Actinic Keratosis

What is the cause of this patch?

David L. Kaplan, MD—Series Editor
University of Missouri Kansas City, University of Kansas

This 86-year-old male presented for evaluation of a 6-month history of a 4 cm patch on his arm.


What is the cause?

A.Actinic keratosis.

B.Tinea corporis.

C.Squamous cell carcinoma.


E.Lichenoid keratosis.

(Answer and discussion on next page)

ANSWER—Actinic keratosis (by biopsy)

It is not unreasonable to biopsy this lesion which has an unusual appearance and presentation. Tinea would be expected to have a more scale (this lesion appears hyperkeratotic by comparison) with a slightly raised border. A squamous cell carcinoma in situ could appear like this. Porokeratoses should have a recognizable border that is palpable. Lichenoid keratoses should have recognizable features of a seborrheic keratoses.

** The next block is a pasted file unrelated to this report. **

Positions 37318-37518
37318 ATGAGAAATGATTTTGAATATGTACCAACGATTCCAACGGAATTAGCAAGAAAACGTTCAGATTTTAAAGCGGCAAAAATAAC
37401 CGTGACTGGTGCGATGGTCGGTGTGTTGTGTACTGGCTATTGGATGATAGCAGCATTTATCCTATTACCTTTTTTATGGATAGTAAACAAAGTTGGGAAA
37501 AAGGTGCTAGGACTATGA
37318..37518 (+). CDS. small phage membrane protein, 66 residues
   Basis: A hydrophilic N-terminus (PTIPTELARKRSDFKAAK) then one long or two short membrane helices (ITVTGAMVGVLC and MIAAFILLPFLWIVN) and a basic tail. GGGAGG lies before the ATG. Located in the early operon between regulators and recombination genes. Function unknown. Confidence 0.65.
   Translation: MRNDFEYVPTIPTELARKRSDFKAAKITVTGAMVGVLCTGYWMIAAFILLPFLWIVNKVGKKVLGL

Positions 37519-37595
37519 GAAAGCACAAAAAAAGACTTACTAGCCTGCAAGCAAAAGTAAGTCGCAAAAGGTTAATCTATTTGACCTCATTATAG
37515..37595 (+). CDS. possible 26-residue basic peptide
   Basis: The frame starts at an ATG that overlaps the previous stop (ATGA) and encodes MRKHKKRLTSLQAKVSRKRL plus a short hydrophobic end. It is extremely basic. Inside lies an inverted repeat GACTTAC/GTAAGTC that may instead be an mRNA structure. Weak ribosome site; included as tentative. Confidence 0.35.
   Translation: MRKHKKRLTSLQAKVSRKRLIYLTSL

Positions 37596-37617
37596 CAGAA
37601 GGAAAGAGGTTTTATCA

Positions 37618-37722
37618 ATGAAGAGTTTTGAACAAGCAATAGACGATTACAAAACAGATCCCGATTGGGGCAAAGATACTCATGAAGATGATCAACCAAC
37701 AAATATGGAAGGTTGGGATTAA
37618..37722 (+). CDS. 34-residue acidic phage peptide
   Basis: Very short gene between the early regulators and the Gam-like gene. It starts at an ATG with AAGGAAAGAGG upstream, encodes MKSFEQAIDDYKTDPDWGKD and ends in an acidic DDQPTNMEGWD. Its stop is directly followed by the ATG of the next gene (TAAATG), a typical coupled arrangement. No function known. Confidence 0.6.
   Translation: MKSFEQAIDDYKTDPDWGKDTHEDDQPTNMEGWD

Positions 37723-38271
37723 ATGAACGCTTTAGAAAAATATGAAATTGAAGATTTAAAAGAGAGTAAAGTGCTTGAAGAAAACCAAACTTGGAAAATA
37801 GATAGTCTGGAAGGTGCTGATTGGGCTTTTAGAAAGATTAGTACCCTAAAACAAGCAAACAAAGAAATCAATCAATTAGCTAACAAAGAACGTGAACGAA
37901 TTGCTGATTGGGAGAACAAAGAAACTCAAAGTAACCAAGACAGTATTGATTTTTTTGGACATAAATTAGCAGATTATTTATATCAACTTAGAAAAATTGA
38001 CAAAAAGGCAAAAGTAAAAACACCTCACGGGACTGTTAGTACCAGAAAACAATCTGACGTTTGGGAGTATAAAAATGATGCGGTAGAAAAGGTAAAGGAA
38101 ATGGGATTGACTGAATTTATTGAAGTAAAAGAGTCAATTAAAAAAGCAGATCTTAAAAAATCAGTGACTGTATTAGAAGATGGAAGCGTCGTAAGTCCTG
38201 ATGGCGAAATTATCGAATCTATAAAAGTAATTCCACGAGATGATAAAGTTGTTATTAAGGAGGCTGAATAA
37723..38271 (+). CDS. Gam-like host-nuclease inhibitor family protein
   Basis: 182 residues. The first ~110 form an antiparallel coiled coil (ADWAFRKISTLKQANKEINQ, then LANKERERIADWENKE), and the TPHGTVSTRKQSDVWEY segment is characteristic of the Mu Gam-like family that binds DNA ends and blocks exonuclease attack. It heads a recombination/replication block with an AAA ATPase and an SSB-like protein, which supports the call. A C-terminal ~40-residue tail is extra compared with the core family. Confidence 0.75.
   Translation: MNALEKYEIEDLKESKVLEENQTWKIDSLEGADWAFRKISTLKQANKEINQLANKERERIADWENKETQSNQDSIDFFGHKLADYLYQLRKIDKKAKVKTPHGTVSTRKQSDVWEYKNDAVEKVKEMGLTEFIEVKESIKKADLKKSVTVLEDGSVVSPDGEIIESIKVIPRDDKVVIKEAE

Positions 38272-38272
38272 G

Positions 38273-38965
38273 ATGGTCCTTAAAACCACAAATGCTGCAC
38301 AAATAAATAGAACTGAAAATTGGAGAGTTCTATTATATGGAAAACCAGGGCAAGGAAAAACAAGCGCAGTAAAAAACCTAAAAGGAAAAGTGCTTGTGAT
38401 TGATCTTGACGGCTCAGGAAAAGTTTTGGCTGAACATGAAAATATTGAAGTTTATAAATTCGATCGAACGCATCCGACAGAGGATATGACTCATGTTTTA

Treatment options include: 

• Cryosurgery.

• 5-fluorouracil (5% or 0.5%).

• Imiquimod.

• Solaraze (diclofenac).

• Picato.

David L. Kaplan, MD, is clinical assistant professor of dermatology at the University of Missouri, Kansas, City School of Medicine and at the
University of Kansas School of Medicine. He practices adult and pediatric dermatology in Overland Park, KS.